COVID-19 and Infant and Early Childhood Mental Health Consultation: How to Provide Services When Everything Is Different
Infant and Early Childhood Mental Health Consultation programs are not operating “normally” right now. Everyone needs to pivot to meet the needs of communities and partners. The Center for Excellence for Infant and Early Childhood Mental Health Consultation wants mental health consultants and consultation programs to be utilized and recognized as the incredible resources they are. Access those resources HERE.
Even during this uncertain time, it’s a sure thing that our children are still learning, growing, and developing. But, supporting a child’s healthy development can be simple and free! (And, it may even help relieve your stress.) Here are four steps to focus on right now.
Click HERE for the full infographic which explains the basics of what COVID-19 is, and what it can mean for stress levels in both children and the adults who care for them. It also offers some easy and concrete solutions to help caregivers ensure that both they and the children they care for don’t experience long-term effects of stress.
This statement from the Harvard University Center on the Developing Child’s Director Jack P. Shonkoff, M.D., discusses two lessons we’ve already learned about child development from this pandemic.
From child care, to health care, to home-based activities, to policy, here is a list of links to national and international resources that can help with a variety of concerns related to the COVID-19 pandemic. (Compiled by the Harvard University Center on the Developing Child.)
Massive unemployment. Loss of life. Disrupted education. And an economy in free-fall. These are the ingredients for the kinds of tectonic social shifts that alter the arcs of human lives. And parents, as always, are at the fulcrum of the pressures, protecting their families while trying to hold together a semblance of normalcy for their children. DEVELOPMENTAL SCIENCE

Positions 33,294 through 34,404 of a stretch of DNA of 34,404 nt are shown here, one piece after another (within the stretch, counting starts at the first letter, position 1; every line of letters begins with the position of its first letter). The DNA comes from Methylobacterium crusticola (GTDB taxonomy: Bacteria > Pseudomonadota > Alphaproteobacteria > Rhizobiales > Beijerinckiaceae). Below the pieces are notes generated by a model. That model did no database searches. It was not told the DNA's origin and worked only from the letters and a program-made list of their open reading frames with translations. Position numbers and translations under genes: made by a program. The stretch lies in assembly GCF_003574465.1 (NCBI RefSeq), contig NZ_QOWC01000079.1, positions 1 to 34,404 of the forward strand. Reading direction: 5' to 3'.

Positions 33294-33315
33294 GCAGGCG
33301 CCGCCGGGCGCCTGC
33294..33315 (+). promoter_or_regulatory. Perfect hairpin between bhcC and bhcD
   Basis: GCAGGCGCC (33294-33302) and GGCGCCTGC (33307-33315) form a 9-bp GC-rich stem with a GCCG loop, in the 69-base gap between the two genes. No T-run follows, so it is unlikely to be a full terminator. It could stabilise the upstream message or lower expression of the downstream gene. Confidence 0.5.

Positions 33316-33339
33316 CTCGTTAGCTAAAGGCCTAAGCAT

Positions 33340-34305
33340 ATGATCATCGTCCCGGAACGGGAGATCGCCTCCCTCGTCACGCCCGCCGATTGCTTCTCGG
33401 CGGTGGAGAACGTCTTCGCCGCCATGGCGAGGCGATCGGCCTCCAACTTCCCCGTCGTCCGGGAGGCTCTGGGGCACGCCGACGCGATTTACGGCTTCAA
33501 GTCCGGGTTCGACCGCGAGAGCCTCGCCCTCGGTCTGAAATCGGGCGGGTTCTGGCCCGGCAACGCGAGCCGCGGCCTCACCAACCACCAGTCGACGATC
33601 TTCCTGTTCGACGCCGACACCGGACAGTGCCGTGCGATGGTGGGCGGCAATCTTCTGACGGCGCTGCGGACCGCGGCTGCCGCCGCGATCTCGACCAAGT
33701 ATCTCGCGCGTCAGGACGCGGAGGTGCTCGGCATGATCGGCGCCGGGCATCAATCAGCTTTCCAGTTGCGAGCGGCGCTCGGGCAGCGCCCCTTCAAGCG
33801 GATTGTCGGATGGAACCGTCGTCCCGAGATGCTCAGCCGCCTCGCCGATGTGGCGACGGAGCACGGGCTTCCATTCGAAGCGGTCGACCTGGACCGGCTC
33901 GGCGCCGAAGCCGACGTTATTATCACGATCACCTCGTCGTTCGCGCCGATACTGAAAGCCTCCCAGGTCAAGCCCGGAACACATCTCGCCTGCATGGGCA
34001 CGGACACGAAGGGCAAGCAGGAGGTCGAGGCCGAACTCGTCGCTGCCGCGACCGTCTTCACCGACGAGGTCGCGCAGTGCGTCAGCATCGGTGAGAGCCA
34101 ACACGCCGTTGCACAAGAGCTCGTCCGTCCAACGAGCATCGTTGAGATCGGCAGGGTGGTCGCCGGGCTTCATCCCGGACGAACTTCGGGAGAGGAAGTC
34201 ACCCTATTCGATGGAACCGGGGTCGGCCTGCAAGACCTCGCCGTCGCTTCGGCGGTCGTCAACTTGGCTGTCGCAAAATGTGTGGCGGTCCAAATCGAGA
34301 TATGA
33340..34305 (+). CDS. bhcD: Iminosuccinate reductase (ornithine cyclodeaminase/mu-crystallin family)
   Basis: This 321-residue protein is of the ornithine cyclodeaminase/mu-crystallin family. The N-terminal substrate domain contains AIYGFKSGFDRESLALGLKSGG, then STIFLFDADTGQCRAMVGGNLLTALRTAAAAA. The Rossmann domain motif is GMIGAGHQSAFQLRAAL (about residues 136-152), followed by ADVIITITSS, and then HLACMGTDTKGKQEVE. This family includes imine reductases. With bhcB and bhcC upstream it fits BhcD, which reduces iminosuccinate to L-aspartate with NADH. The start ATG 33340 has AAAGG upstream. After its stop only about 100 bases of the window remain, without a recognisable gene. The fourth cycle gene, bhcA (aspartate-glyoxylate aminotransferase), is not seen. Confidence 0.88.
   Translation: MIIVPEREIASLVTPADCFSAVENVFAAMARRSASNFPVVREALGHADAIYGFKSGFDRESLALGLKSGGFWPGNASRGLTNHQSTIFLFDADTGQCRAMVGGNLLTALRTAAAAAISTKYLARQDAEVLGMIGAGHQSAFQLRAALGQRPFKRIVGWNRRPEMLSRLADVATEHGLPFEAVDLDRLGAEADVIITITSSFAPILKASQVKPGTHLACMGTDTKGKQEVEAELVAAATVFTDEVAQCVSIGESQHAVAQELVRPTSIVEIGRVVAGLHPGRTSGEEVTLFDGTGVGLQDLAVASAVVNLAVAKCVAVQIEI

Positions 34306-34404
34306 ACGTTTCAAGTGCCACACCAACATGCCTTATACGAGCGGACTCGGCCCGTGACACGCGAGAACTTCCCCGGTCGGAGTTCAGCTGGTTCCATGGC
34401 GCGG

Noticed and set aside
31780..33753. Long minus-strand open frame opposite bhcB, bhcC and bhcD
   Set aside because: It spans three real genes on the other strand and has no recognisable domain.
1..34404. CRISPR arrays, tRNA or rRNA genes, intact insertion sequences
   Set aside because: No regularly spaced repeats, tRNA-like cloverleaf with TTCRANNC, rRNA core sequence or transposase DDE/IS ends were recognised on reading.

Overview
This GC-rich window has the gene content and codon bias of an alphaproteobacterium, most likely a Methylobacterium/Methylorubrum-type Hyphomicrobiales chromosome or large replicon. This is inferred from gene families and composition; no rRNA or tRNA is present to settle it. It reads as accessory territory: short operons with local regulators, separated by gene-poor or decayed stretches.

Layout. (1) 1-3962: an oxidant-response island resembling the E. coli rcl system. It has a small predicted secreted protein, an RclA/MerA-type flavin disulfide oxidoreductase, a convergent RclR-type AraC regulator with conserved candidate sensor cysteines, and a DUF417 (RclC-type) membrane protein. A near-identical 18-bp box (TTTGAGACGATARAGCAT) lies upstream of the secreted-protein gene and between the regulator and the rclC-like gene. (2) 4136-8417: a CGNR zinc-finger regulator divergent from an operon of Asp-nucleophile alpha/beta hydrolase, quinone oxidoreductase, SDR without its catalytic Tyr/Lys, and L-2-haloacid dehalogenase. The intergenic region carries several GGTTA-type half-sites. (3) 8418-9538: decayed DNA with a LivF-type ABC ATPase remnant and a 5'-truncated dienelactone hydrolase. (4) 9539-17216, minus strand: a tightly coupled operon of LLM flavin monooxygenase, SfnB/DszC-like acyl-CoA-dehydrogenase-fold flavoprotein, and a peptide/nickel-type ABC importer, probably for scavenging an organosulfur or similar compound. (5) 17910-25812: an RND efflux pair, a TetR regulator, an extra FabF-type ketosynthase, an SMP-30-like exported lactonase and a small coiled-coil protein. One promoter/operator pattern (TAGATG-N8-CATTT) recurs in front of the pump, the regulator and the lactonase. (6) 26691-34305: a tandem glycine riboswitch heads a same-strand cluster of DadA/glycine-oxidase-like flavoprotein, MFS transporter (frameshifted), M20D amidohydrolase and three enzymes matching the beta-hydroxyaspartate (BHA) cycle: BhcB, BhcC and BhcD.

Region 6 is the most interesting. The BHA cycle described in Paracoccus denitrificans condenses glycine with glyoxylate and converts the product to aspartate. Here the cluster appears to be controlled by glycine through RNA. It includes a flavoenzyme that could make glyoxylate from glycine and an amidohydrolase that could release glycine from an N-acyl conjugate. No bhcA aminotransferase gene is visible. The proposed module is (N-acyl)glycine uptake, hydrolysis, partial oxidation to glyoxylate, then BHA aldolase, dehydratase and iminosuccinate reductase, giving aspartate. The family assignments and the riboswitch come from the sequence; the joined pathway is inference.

How Young Children’s Learning & Health Benefit from Strong Social-Emotional Development
Very young children rely on parents and caregivers to help them understand our world and to provide them with the experiences and information that help their brains grow. This is true whether a child is learning to read and write, or how to get along with others and manage their feelings. Too Small to Fail has released a white paper on the benefits that children receive through strong development.
Over the past year, the lack of universal pre-kindergarten for American four-year-olds has become a national issue. In 2013, President Obama proposed to fund an ambitious new nationwide pre-kindergarten program through a new cigarette tax. That plan failed to gain support, but Bill de Blasio gave new urgency to the issue when he swept into the New York mayor’s office promising universal pre-K for all city children—which will begin in the fall. Even as these efforts are being made, however, new research is making it increasingly clear that educational disparities start much earlier. Read full article »
Great article from RaiseSmartKid.com
Your baby’s brain is being shaped as she is growing up – starting from her first days of life. Her brain consists of a hundred billion brain cells called neurons. These neurons interconnect with one another, like roads and bridges. Read full article »